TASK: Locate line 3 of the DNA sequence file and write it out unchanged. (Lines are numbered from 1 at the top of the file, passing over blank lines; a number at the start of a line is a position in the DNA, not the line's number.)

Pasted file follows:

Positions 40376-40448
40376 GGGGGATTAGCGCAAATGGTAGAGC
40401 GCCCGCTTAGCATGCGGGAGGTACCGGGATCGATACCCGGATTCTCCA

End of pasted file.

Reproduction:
40401 GCCCGCTTAGCATGCGGGAGGTACCGGGATCGATACCCGGATTCTCCA